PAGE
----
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There's a first time for everything
on 8 May 2010
China Mieville, I've always said, is a genius. I think I need to get that out of the way before I carry on with this review. He is possessed of the most toweringly wicked imagination, fearsome skills of characterisation and plot development and the ability to keep the reader on the edge of their seat, in my case, on occasion, literally. If I were sad enough to sit and write down my top 10 fiction books of all time, 'The City and the City', 'Perdido Street Station' and 'The Scar' would be somewhere amongst them. I've read his book of short stories, 'Looking for Jake', about five times now. And I hate short stories.
However, even genuises have their off-days, and that seems to be what's happened here. I say "seems" because I can only guess at what prompted Mieville to approach this book in the way he did. This is not China Mieville, this is Clive Barker on acid. It's completely mad, perhaps the result of a bet as to how much weirdness Mieville could cram into 400 pages.
The concept is promising, and indeed a short synopsis would sound equally appealing. Mieville's writing style, whilst an acquired taste due to the author's of chain-of-consciousness prose interspersed with quirky colloquialisms, is rich and beautifully delivered. There's humour too, and several laugh-out loud moments, the politically incorrect outbursts of the virtual retro police officers being a case in point. However, a few dozen pages into the novel things start to go bad and the key problem quickly becomes evident. This problem, in summary, is that anything can happen.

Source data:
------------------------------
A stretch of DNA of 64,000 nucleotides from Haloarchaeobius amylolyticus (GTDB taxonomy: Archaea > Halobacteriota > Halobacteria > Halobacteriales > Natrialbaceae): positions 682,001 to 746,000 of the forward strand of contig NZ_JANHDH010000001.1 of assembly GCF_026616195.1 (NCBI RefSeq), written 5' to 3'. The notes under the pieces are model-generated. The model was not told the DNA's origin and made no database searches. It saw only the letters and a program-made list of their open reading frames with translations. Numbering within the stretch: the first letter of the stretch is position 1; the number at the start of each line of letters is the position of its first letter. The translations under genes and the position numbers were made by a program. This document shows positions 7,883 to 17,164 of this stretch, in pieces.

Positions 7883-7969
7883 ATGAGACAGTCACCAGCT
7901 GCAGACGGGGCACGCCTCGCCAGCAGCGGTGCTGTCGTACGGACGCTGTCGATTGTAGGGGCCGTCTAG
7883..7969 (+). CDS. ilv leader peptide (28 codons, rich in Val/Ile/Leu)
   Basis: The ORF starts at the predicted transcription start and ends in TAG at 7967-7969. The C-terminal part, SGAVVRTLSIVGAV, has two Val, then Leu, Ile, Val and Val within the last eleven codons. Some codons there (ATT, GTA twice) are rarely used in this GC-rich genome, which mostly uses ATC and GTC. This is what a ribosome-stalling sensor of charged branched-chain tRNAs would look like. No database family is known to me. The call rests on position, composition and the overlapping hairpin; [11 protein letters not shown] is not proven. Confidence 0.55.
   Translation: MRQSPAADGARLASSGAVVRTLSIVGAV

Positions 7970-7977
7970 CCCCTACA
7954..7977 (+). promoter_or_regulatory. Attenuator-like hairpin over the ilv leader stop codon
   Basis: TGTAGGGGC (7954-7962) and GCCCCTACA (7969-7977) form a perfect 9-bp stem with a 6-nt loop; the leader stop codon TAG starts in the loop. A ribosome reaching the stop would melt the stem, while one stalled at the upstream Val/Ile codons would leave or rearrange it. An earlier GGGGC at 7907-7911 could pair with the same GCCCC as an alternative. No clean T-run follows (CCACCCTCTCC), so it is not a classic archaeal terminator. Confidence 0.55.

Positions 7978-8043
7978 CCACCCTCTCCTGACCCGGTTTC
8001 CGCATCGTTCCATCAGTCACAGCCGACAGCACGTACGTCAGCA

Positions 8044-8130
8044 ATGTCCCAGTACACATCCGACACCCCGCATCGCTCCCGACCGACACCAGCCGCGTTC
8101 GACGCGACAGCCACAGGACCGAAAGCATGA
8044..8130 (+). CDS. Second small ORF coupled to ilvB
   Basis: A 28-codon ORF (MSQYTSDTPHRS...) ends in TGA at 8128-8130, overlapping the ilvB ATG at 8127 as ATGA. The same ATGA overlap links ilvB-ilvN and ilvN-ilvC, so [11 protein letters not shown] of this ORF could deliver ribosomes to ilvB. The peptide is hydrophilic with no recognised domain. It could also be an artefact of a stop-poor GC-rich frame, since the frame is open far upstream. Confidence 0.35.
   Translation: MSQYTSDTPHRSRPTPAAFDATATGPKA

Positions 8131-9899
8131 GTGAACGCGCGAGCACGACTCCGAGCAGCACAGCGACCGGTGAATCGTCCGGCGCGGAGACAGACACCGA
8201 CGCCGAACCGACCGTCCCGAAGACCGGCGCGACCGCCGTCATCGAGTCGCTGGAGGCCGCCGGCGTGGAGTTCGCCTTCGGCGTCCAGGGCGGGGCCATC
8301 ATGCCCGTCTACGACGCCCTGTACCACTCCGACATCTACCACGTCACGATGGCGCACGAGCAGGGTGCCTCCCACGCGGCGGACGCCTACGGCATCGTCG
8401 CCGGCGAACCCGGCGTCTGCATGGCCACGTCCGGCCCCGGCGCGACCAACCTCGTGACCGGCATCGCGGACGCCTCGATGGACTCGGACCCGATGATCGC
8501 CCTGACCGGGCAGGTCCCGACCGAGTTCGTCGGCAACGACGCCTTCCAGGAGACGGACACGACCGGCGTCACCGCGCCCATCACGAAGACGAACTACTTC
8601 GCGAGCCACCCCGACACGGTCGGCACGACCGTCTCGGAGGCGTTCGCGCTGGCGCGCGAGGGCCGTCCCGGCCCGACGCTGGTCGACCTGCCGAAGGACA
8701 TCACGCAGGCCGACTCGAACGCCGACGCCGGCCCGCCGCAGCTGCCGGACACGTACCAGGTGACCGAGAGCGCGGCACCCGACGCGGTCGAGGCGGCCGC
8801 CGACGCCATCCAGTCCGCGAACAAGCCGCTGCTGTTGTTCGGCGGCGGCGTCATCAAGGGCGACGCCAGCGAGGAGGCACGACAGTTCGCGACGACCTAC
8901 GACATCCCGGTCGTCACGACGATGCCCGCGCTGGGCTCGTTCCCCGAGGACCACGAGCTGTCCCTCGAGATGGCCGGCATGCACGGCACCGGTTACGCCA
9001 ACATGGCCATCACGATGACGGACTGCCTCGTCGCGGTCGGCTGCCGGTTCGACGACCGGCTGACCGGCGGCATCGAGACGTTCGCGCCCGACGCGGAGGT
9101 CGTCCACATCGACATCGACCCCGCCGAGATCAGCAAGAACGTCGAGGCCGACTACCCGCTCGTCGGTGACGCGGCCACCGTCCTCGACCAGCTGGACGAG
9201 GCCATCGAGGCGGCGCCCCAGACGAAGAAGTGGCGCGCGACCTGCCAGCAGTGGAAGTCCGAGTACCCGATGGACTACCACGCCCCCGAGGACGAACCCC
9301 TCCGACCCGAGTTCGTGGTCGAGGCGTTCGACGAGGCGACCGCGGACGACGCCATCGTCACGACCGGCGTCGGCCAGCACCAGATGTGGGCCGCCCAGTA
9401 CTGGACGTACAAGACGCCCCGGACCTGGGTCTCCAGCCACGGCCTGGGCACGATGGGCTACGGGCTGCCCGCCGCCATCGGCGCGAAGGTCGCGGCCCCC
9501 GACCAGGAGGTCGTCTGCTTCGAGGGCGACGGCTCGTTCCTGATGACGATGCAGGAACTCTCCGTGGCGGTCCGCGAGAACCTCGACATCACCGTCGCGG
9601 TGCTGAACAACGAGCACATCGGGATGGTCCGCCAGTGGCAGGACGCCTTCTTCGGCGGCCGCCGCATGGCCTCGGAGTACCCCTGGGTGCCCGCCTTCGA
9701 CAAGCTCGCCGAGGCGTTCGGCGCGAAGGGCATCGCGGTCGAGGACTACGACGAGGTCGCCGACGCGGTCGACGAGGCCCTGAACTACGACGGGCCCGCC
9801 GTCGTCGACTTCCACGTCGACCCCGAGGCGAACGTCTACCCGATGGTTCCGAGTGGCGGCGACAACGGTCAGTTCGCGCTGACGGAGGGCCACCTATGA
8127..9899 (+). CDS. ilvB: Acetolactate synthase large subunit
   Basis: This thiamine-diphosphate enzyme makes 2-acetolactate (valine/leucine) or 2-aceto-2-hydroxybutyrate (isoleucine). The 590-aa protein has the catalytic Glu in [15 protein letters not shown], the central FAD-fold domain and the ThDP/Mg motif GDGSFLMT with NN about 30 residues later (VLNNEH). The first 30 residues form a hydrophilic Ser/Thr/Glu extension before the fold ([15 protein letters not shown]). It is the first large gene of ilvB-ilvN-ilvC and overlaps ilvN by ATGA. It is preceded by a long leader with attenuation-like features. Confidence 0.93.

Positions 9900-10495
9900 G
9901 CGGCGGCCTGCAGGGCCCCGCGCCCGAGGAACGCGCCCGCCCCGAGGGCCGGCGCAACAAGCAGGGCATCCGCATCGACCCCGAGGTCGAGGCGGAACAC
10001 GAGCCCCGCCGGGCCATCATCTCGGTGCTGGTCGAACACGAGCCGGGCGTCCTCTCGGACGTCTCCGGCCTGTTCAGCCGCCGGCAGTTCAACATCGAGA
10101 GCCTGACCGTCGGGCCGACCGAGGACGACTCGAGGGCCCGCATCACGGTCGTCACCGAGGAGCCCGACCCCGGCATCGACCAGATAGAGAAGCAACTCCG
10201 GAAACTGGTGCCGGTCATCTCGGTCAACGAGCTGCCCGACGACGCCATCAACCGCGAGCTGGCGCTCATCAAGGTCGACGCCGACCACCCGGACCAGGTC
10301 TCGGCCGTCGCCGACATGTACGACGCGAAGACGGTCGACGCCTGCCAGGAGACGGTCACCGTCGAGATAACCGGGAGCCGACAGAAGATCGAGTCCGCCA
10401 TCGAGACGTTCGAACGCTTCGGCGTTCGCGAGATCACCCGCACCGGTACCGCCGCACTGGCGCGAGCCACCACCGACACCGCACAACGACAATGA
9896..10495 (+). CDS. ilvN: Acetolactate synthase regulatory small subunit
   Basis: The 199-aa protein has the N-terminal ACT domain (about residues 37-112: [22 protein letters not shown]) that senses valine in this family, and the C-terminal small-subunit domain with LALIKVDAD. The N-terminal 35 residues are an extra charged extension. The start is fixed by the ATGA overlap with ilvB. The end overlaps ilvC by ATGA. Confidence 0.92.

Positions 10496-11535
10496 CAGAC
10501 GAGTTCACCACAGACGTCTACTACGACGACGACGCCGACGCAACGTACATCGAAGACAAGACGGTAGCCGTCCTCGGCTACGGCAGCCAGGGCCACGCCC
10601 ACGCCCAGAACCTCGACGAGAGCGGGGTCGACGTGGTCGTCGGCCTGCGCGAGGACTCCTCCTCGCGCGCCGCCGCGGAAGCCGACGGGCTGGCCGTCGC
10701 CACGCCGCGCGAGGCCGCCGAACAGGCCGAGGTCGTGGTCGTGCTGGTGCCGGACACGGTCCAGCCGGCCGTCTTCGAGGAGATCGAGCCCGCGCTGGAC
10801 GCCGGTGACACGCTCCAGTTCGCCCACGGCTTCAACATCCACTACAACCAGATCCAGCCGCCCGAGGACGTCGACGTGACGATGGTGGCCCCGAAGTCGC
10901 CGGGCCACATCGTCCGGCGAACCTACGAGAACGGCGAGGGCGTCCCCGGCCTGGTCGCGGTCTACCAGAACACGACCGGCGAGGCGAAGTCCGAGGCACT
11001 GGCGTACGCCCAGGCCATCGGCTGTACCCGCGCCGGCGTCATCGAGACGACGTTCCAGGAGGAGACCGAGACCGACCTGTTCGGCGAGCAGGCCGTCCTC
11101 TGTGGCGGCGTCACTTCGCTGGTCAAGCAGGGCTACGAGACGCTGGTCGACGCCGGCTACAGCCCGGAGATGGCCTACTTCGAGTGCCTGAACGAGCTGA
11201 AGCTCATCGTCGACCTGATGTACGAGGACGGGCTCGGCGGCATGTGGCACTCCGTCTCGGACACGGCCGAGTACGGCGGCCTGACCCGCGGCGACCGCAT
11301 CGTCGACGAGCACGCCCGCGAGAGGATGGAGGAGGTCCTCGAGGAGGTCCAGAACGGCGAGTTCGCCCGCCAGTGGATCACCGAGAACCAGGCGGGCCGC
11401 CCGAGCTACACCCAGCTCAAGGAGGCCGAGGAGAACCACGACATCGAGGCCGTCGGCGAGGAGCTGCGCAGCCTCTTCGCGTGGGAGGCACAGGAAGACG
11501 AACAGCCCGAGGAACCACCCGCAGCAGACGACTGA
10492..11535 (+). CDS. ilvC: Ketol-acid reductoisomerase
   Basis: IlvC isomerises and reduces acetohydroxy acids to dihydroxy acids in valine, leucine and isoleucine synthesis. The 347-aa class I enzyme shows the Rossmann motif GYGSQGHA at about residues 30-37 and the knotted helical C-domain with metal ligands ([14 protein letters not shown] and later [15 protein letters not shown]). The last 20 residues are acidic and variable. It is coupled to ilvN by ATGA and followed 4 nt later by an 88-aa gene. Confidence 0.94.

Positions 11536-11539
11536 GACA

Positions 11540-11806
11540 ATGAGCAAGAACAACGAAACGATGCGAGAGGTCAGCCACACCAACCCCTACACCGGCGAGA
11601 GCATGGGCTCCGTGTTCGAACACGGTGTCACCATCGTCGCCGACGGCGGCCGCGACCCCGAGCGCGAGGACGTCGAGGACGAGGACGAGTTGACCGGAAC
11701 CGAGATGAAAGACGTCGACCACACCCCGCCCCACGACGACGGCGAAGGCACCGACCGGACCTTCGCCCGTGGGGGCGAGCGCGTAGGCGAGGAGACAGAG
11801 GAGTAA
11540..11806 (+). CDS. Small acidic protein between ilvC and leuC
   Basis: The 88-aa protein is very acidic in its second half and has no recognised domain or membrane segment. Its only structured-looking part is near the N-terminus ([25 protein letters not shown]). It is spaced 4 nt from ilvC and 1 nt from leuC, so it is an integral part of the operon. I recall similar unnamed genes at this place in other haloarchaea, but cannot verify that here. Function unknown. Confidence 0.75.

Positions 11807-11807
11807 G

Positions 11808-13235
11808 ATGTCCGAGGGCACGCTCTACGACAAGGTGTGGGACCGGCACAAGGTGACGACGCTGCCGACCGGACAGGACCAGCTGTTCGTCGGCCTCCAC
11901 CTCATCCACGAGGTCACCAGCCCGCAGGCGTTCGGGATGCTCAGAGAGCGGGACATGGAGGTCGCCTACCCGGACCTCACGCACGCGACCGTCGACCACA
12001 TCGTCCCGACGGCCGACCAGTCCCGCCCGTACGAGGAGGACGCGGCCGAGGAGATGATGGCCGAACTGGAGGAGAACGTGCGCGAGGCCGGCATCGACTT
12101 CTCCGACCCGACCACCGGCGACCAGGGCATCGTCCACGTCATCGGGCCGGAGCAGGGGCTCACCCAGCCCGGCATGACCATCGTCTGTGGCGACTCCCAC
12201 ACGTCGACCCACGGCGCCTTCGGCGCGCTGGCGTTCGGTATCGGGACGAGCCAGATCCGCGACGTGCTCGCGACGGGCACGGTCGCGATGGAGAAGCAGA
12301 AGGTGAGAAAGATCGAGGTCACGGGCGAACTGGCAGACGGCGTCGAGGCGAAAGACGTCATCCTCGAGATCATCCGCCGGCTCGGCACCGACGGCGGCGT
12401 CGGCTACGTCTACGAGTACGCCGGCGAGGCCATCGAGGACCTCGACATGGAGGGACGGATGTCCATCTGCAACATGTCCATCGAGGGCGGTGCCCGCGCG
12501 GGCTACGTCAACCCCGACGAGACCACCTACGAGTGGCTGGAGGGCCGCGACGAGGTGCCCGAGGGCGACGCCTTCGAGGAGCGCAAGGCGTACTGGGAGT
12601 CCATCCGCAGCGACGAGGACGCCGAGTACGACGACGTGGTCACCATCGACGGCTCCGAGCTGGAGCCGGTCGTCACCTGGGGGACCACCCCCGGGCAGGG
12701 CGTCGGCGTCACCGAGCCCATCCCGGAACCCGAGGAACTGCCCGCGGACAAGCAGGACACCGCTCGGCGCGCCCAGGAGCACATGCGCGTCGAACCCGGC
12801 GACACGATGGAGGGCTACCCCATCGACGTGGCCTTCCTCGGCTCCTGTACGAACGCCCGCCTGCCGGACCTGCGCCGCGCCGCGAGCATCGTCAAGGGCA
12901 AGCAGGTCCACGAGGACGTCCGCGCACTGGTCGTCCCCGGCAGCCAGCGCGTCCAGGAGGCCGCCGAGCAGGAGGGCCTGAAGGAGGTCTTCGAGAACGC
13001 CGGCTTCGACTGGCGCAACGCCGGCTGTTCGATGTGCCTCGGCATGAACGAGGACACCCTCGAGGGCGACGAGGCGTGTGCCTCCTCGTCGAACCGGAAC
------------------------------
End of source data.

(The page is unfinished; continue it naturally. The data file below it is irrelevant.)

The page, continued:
Mieville has created a world entirely without rules and without boundaries. This sounds exciting, especially bearing in mind the author's formidable powers of imagination, but what it actually does is rob the plot of all suspense. Virtually every character possesses a range of occult abilities so powerful, wide-reaching and diverse that no situation provides any type of challenge. Magical abilities, individuals and objects are created on demand, sometimes at the rate of several per page, apparently as a cheap method of furthering the plot.
How is item X, huge and heavy, transported from point A to point B? Well, that's tricky, a nice little puzzle for the reader... Actually, no, it's teleportation. Character X died so how come people are receiving messages from him? That's a tough one, let me think... Don't bother, he just returned from the dead. How do these two baddies enter a house without anybody seeing? I wonder, maybe they - Forget all that, it's easy, someone just folded them up into a tiny parcel and posted them through the letter box. Feeling cheated yet? OK, so how will this police officer find the information she needs from the crime scene? I get it, forget the clever stuff, let's go straight to the invisible flying cartoon pig that knows everything (I'm not joking). And so on and so forth. The sheer quantity of bizarre powers and impossible characters being introduced as the story progresses is on occasion so great that the reader finds themselves lost in a miasma of unconstrained weirdness where plot, characterisation and purpose are not so much secondary as completely lost in the confusion.
There were other problems with the book, not least the bizarrely bi-polar character development of our hero, Billy Harrow, yet in comparison to the anything-goes gung-ho plot-busting surrealism they were rendered almost moot.
Less is more, especially where weirdness is concerned, and I hope that Mieville's next novel, which I'm already looking forward to whatever it may be, bears witness to this ideology.
I still think he's a genius.